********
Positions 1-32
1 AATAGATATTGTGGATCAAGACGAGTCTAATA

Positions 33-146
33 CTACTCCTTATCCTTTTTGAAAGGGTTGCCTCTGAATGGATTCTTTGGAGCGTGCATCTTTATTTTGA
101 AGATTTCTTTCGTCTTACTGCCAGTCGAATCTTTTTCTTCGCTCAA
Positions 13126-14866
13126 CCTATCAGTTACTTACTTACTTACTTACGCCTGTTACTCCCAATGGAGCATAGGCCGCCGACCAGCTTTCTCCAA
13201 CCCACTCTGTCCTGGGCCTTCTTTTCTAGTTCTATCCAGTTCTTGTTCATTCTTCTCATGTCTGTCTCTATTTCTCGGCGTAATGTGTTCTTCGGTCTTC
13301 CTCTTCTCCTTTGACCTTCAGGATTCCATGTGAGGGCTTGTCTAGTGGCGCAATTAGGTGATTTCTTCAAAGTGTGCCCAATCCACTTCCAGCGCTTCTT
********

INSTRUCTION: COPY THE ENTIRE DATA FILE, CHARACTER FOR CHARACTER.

Positions 1-32
1 AATAGATATTGTGGATCAAGACGAGTCTAATA

Positions 33-146
33 CTACTCCTTATCCTTTTTGAAAGGGTTGCCTCTGAATGGATTCTTTGGAGCGTGCATCTTTATTTTGA
101 AGATTTCTTTCGTCTTACTGCCAGTCGAATCTTTTTCTTCGCTCAA
Positions 13126-14866
13126 CCTATCAGTTACTTACTTACTTACTTACGCCTGTTACTCCCAATGGAGCATAGGCCGCCGACCAGCTTTCTCCAA
13201 CCCACTCTGTCCTGGGCCTTCTTTTCTAGTTCTATCCAGTTCTTGTTCATTCTTCTCATGTCTGTCTCTATTTCTCGGCGTAATGTGTTCTTCGGTCTTC
13301 CTCTTCTCCTTTGACCTTCAGGATTCCATGTGAGGGCTTGTCTAGTGGCGCAATTAGGTGATTTCTTCAAAGTGTGCCCAATCCACTTCCAGCGCTTCTT